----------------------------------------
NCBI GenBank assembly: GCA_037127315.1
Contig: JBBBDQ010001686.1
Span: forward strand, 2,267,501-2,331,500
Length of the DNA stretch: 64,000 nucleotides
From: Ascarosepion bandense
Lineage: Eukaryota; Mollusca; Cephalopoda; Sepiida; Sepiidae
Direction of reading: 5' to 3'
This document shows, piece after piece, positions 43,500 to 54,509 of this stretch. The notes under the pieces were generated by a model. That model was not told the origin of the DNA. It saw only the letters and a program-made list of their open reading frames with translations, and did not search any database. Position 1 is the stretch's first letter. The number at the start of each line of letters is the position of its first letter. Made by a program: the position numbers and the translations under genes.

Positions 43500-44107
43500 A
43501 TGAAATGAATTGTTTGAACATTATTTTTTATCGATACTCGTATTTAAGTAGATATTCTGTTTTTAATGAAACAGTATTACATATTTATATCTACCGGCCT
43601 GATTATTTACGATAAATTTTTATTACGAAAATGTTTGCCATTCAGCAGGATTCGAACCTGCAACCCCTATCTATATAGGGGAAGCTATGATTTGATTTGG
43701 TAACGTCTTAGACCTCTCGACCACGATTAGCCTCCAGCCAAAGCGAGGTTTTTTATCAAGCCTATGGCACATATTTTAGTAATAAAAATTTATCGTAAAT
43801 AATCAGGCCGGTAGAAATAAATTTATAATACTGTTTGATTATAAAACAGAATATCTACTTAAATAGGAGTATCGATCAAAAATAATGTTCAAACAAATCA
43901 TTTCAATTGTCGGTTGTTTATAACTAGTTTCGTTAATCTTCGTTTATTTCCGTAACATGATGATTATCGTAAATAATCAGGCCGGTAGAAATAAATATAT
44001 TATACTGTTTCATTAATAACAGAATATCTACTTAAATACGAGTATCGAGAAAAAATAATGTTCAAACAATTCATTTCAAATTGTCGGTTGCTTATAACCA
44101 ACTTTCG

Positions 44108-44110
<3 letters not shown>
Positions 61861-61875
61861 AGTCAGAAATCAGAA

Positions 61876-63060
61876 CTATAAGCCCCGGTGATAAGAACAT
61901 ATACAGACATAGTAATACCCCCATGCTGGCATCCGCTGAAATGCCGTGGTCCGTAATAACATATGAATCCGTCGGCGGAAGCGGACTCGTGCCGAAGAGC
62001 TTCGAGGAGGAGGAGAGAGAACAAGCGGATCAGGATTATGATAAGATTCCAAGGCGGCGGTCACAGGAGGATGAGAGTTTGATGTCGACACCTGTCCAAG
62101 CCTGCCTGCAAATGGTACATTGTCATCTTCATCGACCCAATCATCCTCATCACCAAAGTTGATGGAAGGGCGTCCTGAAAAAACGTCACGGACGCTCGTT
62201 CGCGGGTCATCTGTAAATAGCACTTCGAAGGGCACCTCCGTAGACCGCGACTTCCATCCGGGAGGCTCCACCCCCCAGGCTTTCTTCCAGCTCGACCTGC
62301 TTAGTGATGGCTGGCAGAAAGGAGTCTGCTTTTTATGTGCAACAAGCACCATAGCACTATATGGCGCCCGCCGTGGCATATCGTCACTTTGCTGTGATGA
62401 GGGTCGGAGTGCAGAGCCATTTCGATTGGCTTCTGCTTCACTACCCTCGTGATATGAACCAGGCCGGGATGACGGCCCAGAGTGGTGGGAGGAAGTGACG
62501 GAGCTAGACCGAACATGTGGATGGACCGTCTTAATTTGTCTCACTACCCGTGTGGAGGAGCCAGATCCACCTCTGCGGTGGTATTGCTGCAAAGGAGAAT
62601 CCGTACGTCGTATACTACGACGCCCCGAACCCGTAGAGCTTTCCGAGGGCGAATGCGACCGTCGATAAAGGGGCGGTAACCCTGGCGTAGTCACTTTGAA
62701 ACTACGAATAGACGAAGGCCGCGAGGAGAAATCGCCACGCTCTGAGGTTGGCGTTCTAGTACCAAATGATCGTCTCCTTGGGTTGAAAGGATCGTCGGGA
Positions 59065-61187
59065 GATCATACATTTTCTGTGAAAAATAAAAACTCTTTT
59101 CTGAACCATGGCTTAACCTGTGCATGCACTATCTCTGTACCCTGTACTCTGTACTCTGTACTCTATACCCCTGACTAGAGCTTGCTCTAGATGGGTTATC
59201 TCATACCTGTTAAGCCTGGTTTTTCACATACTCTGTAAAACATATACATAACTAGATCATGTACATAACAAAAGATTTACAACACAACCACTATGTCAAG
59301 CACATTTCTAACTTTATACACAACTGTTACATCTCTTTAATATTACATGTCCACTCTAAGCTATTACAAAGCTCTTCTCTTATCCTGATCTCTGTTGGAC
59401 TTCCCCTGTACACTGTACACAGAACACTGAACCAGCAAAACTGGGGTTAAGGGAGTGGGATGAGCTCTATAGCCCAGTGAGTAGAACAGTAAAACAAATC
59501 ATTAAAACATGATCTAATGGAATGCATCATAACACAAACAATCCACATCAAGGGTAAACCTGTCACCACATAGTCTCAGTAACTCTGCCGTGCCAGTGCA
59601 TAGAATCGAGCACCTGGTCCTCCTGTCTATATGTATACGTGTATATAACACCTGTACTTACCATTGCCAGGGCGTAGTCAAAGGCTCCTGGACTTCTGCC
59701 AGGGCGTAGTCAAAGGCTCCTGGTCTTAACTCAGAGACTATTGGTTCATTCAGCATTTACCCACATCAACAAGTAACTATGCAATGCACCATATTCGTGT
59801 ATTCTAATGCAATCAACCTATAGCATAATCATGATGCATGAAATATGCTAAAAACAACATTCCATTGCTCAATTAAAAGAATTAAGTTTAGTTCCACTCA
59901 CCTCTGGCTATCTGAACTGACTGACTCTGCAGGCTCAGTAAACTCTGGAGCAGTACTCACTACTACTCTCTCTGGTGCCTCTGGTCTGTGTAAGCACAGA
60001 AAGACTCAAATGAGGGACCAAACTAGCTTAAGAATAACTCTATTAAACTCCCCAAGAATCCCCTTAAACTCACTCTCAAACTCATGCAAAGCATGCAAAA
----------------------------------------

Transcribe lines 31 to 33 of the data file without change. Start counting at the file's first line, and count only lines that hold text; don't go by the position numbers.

62601 CCGTACGTCGTATACTACGACGCCCCGAACCCGTAGAGCTTTCCGAGGGCGAATGCGACCGTCGATAAAGGGGCGGTAACCCTGGCGTAGTCACTTTGAA
62701 ACTACGAATAGACGAAGGCCGCGAGGAGAAATCGCCACGCTCTGAGGTTGGCGTTCTAGTACCAAATGATCGTCTCCTTGGGTTGAAAGGATCGTCGGGA
Positions 59065-61187